P. Constantin, Near identity transformations for the Navier-Stokes equations.
S.C. Cowley, Singularity formation in MHD.
S.J. Cowley, An exponentially small massacre of BLT and DNS.
M. Farge, K. Schneider, Wavelet approach to study tubes, sheets and singularities in
U. Frisch, Singularities and the distribution of density in the Burgers/adhesion model.
Y. Fukumoto, Y. Hattori, Stability of vortex ring revisited.
J.D. Gibbon, A study of singularity formation in a class of solutions of the Euler & ideal
J. Jimenez, Coherent dynamics in near-wall turbulence.
S. Kida, Life, structure, and dynamical role of vortical motion in turbulence.
R. Krasny, K. Lindsay and M. Nitsche, Vortex sheet roll-up: chaos and ring merger.
A. Leonard, Interaction of localized packets of vorticity with turbulence.
H.K. Moffatt, R. Hunt, A model for magnetic reconnection.
A. Nordlund, K. Galsgaar, The structure of dissipating and quiescent magnetic fields.
R. Pelz, Point collapse in octahedral, vortical flows.
R.E. Priest, Current sheets in the Sun's corona.
D.I. Pullin, Vortex tubes, spirals and large-eddy simulation.
N. Zabusky, Vortex layers and `projectiles' in accelerated inhomogeneous (Richtmayer-
Meshkov and Rayleigh-Taylor) flows: Emerging 2D and 3D structures in
shocked/interface, curtain-&-bubble interactions.
P.M. Akhmetev, A high-order analog of the helicity number for a pair of divergent-free
K. Bajer, A. P. Bassom and A. D. Gilbert, Mixing and diffusion in planar vortices.
C.F. Barenghi, D. C. Samuels and R. L. Ricca, Complexity measures of tangled vortex
A. Bhattacharjee, C. S. Ng, Sufficient condition for finite-time singularity in a highly
symmetric Euler flow.
A. Bhattacharjee, Z. W. Ma, C. S. Ng and X. Wang, Current singularities in two and
C. Brun, J. Jiménez, Detection of vortical structures in inertial and dissipation ranges.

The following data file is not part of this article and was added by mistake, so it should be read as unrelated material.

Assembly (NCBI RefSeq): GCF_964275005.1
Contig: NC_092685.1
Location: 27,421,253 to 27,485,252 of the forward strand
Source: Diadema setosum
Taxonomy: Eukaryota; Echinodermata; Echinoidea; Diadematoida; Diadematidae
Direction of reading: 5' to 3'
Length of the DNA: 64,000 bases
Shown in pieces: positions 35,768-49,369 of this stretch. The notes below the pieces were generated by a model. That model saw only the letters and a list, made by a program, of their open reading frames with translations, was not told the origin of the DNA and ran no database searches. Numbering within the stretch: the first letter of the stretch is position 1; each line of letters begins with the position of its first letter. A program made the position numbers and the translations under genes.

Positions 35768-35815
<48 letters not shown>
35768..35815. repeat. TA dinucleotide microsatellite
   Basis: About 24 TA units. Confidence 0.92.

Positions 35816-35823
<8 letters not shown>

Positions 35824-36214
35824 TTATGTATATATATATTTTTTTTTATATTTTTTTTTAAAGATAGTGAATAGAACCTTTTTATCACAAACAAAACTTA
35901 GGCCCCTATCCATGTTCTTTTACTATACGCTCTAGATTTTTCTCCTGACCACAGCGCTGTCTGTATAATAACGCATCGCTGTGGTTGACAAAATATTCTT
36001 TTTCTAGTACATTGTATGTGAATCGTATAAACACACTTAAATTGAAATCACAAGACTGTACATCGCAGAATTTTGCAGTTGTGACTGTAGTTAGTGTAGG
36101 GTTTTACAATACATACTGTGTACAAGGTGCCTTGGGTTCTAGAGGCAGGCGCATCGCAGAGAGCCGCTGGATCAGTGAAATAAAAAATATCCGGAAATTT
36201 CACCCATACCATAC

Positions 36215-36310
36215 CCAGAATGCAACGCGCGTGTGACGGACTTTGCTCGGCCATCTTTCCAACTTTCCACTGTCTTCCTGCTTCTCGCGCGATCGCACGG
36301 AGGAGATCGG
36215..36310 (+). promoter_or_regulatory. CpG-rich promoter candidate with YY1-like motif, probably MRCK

B. Cichocki, P. Szymczak and F. Feuillebois, Effective boundary condition for creeping
M. Ekiel-Jezewska, N. Lecoq, R. Anthore, F. Bostel and F. Feuillebois , Interactions
between two close spheres in Stokes flow.
T. Gomez, M. Larcheveque, H. Politano and A. Pouque, Spiral small-scale structures in
compressible turbulent flows.
A.A. Gourji, Intensive and weak mixing in the chaotic region of velocity field.
R. Herczynski, Historical remarks on fluid mechanics.
K. Higgins, M. S. Chong and A. Ooi, Merging of non--symmetric Burgers vortices.
G. Hornig, Reconnection in magnetic and vorticity fields.
P.A. Kuibin, On motion of a double helical vortex in a cylindrical tube.
E.A. Kuznetsov, Collapse of vortex lines in hydrodynamics and its sequences.
S. Le Dizes, Optimal two-dimensional perturbations in a stretched shear layer.
T. Lipniacki, Evolution of the anisotropy of the quantum vortex tangle.
V.S. Malyuga, A. M. Gomilko, Steady Stokes flow in a trihedral corner.
C. Mayer, G. Hornig, Higher order topological invariants.
Muravnik, A.B., On Cauchy problem for quasi-linear singular parabolic equations with
T. Nakaki, Co-rotating five point vortices in a plane.
V.L. Okulov, J. N. Sorensen and L. K. Voigt, L-transition from right- to left-handed
V. Pankrashkin, S. Yu. Dobrokhotov and E. S. Semenov, On Maslov conjecture about
the structure of weak point vortical singularities of the shallow water equations.
Z. Peradzynski, On helicity conservation laws.
R.L. Ricca, Energy, helicity and crossing number relations for complex flows.
M. Rossi, I. Delbende and S. Le Dizes, Effect of stretching on vortices with axial flow: a
three-dimensional stability study.
V.P. Ruban, D. I. Podolsky and J. J. Rasmusen, Finite time singularities in a class of
K. Schneider, M. Farge, Extraction and analysis of coherent vortex tubes in turbulent
C. Sliwa, Motion of vortex lines in the hydrodynamic formulation of quantum mechanics.
A.D. Verga, M. Abid, Stability of vortex sheet roll-up.
X. Xie, W. W. Mar and H. L. Zhou, Helical structure in axisymmetric shear layer flows.
V. Zheligovsky, O. Podvigina, An example of development of singularity in a solution to
the force-free Euler equation.
Report composed by Konrad Bajer & Keith Moffat